Title: Thrown Off the Ice
Author: Taylor Fitzpatrick
Length: 224 Pages
Category: LGBTQ Fiction
At a Glance: There are no miracles conjured in Thrown Off the Ice, nor does the author end the story before the inescapable outcome of Mike’s decline. This novel is a punch to the gut, a bona fide tearjerker, and earned every bit of my love.
Reviewed By: Lisa
Blurb: Mike knew he was making a mistake when he let the rookie climb into bed with him. He just didn’t know it’d be a mistake that would follow him for the rest of his life.
Review: Author Taylor Fitzpatrick makes no secret of how the long-term effects of the repetitive concussions Mike Bouwer has suffered as an enforcer in the NHL will influence the ending of her novel Thrown Off the Ice. When she wrote “for the rest of his life” in the blurb, she meant it in the literal, quantifiable sense, but it wasn’t until I’d reached the final chapter of the book that I realized I wasn’t being served up a tragic romance as much as I was reading a story about sports related traumatic brain injuries and the influence that those injuries would eventually have on Mike and his relationship with his ‘mistake’, Liam Fitzgerald. Though, the interpretation of the word mistake is up for debate. I would argue that word is Mike’s to own more so that Liam’s.
Mike Bouwer is not the archetypal hard on the surface, soft to the core character familiar to romance readers. There is no sugarcoating of the fact that he is a perpetually grumpy bastard. Mike is a hard man, the one emotion he knows how to express—and does so consistently—is anger, but that doesn’t mean he’s entirely lacking in decency or that he doesn’t have moments where Liam gets through that gruff exterior, either. When the eighteen-year-old rookie imprints on Mike like a puppy to its human, it doesn’t endear Liam to Mike as much as it annoys the hell out of the thirty-year-old veteran who knows with a visceral clarity that he’s on the wrong side of his playing days. From the moment Liam begins his obvious, awkward, and entirely endearing seduction of Mike, readers are shown all the ways in which Mike is both annoyed by it and is, at the same time, tempted by the kid to the point of distraction. Liam makes no secret of the fact that he wants Mike, wants Mike to be his first in every single way, which Mike obliges somewhat reluctantly but also willingly as their relationship begins as a purely sexual experiment. It’s Mike’s intent to give Liam what he’s looking for and then send the kid packing off to someone closer to his age.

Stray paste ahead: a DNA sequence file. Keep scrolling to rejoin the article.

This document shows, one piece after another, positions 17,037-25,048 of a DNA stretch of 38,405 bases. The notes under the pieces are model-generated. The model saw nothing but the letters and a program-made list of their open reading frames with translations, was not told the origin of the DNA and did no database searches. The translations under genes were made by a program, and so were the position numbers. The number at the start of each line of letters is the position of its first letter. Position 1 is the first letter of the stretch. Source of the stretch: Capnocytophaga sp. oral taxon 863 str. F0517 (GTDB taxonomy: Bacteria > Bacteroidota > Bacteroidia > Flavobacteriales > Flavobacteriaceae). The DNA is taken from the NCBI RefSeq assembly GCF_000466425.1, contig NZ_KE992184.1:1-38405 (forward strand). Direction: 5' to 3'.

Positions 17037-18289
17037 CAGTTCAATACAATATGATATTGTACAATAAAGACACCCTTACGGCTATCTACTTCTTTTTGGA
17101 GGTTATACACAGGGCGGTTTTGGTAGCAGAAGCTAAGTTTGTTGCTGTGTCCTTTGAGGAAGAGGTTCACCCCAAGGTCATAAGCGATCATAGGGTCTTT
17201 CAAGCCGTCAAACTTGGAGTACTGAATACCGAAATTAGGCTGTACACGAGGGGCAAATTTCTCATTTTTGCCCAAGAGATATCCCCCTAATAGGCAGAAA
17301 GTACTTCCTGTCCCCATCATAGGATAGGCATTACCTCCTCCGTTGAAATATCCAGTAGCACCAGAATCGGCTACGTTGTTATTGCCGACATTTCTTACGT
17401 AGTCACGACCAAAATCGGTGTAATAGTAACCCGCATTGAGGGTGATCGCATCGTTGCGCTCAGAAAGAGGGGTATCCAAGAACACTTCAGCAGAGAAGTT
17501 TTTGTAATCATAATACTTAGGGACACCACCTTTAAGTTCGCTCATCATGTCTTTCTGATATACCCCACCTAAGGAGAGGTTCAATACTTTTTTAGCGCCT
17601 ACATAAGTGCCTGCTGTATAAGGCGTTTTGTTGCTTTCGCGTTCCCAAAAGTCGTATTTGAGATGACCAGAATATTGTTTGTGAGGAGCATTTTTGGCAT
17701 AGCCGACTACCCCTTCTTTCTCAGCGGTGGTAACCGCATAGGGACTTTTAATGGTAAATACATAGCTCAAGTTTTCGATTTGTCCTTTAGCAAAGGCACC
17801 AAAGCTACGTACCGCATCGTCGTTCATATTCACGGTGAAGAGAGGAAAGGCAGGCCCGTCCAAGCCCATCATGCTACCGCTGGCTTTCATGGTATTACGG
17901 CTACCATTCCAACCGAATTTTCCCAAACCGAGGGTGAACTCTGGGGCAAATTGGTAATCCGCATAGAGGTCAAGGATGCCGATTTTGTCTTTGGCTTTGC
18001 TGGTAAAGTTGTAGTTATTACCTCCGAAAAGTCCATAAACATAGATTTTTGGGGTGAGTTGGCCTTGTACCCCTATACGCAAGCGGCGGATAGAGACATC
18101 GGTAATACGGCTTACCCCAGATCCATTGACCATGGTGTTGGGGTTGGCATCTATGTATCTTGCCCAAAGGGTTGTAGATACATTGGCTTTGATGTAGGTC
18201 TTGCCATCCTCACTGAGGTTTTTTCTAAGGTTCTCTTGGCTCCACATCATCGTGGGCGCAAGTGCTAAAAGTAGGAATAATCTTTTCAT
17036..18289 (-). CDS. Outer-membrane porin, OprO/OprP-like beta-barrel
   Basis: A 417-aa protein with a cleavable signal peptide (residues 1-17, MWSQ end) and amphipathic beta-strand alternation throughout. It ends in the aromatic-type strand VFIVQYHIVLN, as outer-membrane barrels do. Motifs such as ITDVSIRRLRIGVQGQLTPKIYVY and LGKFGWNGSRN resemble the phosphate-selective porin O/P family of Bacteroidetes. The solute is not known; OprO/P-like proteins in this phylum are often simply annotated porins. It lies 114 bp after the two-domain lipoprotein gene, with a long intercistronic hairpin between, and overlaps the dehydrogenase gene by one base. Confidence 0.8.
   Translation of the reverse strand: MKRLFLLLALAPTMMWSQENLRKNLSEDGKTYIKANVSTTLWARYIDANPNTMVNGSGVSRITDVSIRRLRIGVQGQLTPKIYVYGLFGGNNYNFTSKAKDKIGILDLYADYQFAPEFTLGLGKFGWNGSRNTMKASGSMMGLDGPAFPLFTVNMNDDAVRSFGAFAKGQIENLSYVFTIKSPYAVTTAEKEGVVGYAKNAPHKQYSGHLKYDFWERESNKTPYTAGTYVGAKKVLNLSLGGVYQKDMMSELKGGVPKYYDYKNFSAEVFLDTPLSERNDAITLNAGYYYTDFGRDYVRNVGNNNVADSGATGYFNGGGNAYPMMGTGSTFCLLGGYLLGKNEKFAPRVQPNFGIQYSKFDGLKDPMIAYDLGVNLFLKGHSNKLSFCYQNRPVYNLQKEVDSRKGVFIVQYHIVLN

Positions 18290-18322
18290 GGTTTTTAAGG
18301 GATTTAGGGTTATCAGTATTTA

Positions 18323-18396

Which was only proof that Mike knew nothing of Liam Fitzgerald.
The more Liam becomes Mike’s addiction, the more Mike baulks at how much a fixture in his life Liam has become. Mike complains, he pushes Liam away, he makes decisions on Liam’s behalf that are for the kid’s own good, which hurts and enrages Liam but, in the end, was an entirely accurate assumption of what Liam would have done and how Mike would have only held Liam back. That does not negate the fact that Mike pushed away the best mistake he could’ve ever made, though. He was merely lucky that Liam was as obstinate as he was in love.
Fitzpatrick chose to stick with Mike through the telling of his story, all the way up to the final chapter which is, by necessity, told from Liam’s point of view. Readers are offered every thought and emotion Mike experiences—through his playing days, to his retirement, and all the way to his steadily degenerative physical experiences—in a clear, personal, and immediate way, as the story is written in the limited third person, present tense. The mode of storytelling does not come without consequence in that there was never a moment during the reading where I wasn’t aware I was being told a story, but, while it’s something that might be off putting to some readers, it does end up working so well in this case. This is, without question, Mike’s story, and by necessity it was intimate.
Thrown Off the Ice is a character driven novel. While role players move through the story here and there, Mike and Liam are what hold the story together and move it forward. It begins in 2016 and spans seventeen years into a future of highs and lows. When the highs are high, it’s Mike and Liam together and content, and when the lows are low, they are abjectly, profoundly low in a brutal and gut-wrenching way. As Mike’s body and health begin to deteriorate, and Liam keeps loving him all the more, the ending of their story becomes all too clear. There are no miracles conjured, nor does the author end the story before the inescapable outcome of Mike’s decline. This novel is a punch to the gut, a bona fide tearjerker, and earned every bit of my love, not for how the relationship between Mike and Liam is explored to its fullest extent; or that we get to know what makes them tick in a deep, expository way; or even that I necessarily liked Mike a lot of the time; but for how effortlessly I became invested in seeing them through to their conclusion…in spite of knowing it was going to emotionally eviscerate me for my efforts.
You can buy Thrown Off the Ice here: